Empire.

You know what Fifty don’t got, Taraji P. Henson. And she’s worth more than a dollar.

Spice is an aromatic or pungent substance used to add flavor. Taraji is a spice. I don’t know what to call the spice. I know that it’s black and goes good with everything. Empire is a tale of a modern family, minus the suburbs a la musical drug kingdoms.

Or was it a queendom?

Cookie (Henson) and Lucious, played by Terrence Howard has three sons; who all will seek claim to their families musical dynasty. Each son has his own unique talent and/or business acumen as well as estranged relationship with their parents.

I haven’t watched a pilot episode in a long time that was this engaging. In less than 30 minutes, I was persuaded into watching episode two. Most times it takes three episodes, to hook me.

It has the finesse and trimmings of black culture, but not completely as we expect. It has themes fit for Shakespeare and new age drama with material that will become viewer’s guilty, juicy obsession. I can see critics already speaking on lack of originality and how Hip Hop doesn’t sell—better known as there’s no market for blackness. But they’ll watch it.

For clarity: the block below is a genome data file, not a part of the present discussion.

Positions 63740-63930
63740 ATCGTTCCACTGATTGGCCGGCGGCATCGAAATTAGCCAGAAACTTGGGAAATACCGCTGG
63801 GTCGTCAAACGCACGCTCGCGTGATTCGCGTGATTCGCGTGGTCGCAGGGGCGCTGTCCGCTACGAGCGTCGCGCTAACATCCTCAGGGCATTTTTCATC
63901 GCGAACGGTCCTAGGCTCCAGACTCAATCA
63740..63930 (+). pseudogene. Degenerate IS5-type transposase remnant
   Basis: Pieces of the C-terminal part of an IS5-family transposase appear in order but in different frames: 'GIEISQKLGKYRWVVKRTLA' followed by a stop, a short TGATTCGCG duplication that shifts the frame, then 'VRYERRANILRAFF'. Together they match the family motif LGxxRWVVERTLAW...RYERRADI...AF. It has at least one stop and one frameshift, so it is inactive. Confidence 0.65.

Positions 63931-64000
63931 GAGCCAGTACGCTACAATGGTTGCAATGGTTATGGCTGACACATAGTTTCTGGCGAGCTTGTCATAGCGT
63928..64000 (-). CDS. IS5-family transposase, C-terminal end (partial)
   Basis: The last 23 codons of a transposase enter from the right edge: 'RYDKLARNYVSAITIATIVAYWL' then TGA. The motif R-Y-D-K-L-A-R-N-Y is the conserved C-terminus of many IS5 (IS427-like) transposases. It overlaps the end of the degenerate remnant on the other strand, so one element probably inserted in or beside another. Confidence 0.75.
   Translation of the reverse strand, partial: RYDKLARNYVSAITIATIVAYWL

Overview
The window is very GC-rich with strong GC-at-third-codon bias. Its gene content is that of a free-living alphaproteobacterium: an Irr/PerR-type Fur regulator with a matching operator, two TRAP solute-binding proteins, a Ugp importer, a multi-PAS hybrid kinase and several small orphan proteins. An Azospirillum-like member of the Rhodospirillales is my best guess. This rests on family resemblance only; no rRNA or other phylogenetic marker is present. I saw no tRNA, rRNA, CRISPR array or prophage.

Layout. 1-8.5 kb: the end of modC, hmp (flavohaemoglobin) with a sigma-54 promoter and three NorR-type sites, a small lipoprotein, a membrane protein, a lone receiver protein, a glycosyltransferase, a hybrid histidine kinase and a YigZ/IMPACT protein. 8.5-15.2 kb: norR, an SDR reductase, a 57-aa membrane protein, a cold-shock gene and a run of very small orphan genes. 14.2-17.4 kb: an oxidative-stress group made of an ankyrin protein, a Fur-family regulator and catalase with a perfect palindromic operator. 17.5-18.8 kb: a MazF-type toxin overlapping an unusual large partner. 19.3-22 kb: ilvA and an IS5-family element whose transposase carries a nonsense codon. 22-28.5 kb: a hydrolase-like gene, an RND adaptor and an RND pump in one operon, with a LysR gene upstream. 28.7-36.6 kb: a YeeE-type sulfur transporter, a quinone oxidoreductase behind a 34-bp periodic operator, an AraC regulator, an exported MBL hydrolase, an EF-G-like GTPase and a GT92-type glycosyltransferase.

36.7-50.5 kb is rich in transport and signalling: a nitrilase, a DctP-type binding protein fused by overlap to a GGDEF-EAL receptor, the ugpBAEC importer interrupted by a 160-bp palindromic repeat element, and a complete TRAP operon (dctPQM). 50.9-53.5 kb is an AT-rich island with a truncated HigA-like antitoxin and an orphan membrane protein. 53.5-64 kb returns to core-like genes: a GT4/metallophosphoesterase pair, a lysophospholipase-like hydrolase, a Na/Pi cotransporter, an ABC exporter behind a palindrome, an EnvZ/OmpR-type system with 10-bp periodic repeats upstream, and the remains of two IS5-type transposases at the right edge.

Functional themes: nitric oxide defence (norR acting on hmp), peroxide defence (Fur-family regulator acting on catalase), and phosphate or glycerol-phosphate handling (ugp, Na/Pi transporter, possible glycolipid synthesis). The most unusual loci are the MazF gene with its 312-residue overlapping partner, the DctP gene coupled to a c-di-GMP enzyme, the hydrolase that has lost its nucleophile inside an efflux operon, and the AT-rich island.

Fox’s “Empire” is co-created by Lee Daniels (“Precious” and “The Butler”) and Danny Strong (“The Butler” and “Hunger Games: Mockingjay”). Malik Yoba is back on the small screen. Timbaland is the shows songwriter and song producer. The cast has its share of up and coming actors such as Trai Bryers, Bryshere Gray and Jussie Smollett.

Brilliantly, we get to pick sides. Do you want Cookie to prevail or Lucious?

My money is on Taraji.

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